Firstly, we must realize that the world does not and cannot function as per our whims and fancies. We are too insignificant in the scheme of the existence. We can have control only over our desires and not on the factors necessary to fulfill them. During winter, we may desire that the sun shines a bit more in the sky but sun has no obligation to behave as per our desires. We may desire that every other human being around us acts in such a way that his acts do not hurt us at all and only make us happy, but the other person has his own desires and compulsions and he will act accordingly. We may desire that whenever we ask for something we get it, but the person or the force who has the power to grant our wishes may not wish to do so or may not be able to do so because of his or its own compulsions. Are we ourselves always willing or able to fulfill the demands of others around us? If not, then how can we hope that our demands must always be fulfilled. In fact if we pause to consider it carefully then it will become obvious that there always is more probability of our desires not getting fulfilled. Then why keep desiring constantly and exposing ourselves to unhappiness?
Secondly, it is a blunder on our part that we consider happiness and pleasure to be the same. They are not same. Pleasure is there all around us for the taking. Since we have become obsessed with our desires we have ceased to notice sources of pleasure and as a consequence fail to grab it when it is available. Pleasure is the essence which we extract from things we have. We may desire to visit the most beautiful sea beach in the world. When we are finally able to make it to that beach we feel happy. This happiness is the consequence of the fulfillment of our desire. But when we look at the waves rushing towards us, at the golden sand spread over a large area, the wind on our faces, the riot of colours in the sky while sun is setting or rising, the feel of sea water on our skin, what we feel is pleasure. To derive pleasure it is not at all necessary to desire. When we pass along the green fields while traveling, we do feel pleasure looking at them though we had not specifically "desired" to see them. When we look at anything beautiful we feel pleasure. Pleasure is always around us without our asking for it. It is not a consequence of our ambitions and endeavors. It is simply waiting all around for us to pause and pay attention. It is only that we are always so obsessed with our desires and wishes and the struggle to fulfill them that we have forgotten how to pleasure ourselves. Almost all of the time we live inside our minds, either making plans to fulfill our present desires or ruing the desires which could not be fulfilled and in this process miss out all the pleasures lying all around us.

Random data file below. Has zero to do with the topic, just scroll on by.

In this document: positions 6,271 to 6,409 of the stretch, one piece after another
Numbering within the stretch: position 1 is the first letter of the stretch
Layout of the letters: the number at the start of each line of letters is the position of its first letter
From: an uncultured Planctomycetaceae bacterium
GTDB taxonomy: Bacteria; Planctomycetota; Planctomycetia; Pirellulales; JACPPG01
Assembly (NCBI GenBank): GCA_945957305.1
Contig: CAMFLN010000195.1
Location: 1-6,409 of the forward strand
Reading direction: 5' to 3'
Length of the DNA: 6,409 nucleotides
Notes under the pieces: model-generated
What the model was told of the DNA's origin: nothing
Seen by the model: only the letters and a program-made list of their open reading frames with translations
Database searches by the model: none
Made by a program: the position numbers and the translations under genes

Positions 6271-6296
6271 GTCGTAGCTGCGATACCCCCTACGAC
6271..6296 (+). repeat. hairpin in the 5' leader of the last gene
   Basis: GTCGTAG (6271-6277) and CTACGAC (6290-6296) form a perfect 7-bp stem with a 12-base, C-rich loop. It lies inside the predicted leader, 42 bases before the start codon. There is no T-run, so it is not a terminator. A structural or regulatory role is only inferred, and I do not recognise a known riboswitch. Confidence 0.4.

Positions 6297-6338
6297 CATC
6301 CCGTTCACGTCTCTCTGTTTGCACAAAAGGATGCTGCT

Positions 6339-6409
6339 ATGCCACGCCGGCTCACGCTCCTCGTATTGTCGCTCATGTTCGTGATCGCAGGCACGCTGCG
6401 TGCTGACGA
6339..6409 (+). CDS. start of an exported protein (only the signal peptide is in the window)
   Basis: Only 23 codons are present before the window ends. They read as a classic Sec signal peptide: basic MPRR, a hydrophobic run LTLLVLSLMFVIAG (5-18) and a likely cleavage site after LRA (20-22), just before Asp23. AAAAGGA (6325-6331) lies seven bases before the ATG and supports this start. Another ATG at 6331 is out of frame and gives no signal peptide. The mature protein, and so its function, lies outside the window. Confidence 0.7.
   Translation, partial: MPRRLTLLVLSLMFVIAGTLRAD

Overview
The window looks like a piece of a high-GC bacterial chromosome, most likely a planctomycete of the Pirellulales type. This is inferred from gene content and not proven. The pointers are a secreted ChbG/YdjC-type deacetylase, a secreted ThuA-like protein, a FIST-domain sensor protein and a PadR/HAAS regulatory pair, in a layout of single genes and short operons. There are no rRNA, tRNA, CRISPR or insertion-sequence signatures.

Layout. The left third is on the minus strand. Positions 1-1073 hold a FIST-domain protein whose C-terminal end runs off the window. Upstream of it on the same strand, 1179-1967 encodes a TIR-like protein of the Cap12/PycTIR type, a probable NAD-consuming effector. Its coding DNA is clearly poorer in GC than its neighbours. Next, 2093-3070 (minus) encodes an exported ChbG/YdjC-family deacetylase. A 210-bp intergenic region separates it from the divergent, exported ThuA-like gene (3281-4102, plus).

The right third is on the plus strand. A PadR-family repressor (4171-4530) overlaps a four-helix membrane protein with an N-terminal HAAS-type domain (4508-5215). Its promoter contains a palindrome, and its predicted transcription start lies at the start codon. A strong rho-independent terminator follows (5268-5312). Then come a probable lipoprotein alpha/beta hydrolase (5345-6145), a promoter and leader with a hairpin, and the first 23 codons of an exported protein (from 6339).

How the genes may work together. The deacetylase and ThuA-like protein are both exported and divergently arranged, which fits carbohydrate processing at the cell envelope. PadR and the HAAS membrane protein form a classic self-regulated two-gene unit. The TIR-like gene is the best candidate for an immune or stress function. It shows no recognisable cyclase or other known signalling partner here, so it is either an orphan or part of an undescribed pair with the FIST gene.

Thirdly, We do derive pleasure when our desires are fulfilled but for every desire fulfilled there are numerous others that remain unfulfilled. We have to consider carefully whether we are not paying too high a price, in terms of all the frustrations we experience as a result of failures, for a few fulfilled desires. If the answer is yes, then the conclusion is obvious.
Actually, happiness and unhappiness are two sides of the same coin. They are part of the same package. If one asks for one he leaves him susceptible to the other. The desire for happiness is like asking only for the light and not for darkness. But there is not much difference between light and darkness. It is matter of degree only. We choose and therefore get disappointed. What we should do is only look for the pleasures all around us. Whatever comes our way we should try to extract all the pleasure possible from it.
If we delve still deeper, we will realize that it is not really happiness which we should seek. We should try to avoid unhappiness. When we achieve something, the payoff is not as great as the pain we suffer if we fail to achieve it. It is this pain of failure, pain of frustrated desires which is of greater significance to us. It is actually like good health. One can only define health as an absence of diseases. In order to have good health we strive to avoid diseases. You cannot purchase or achieve good health directly. You have to take steps which keep your body free of diseases. Then only the organs of body keep functioning properly and you experience good health. Similarly, when one destroys the root cause of unhappiness the problems are over. And the root cause of all our unhappiness is DESIRE.
If one can stop desiring, if one can take life as it comes, Then only one can be free of unhappiness.
About the Author
Ashok is a working engineer by profession, a programmer by hobby and a thinker by nature. He is the webmaster of http://www.akgupta.com/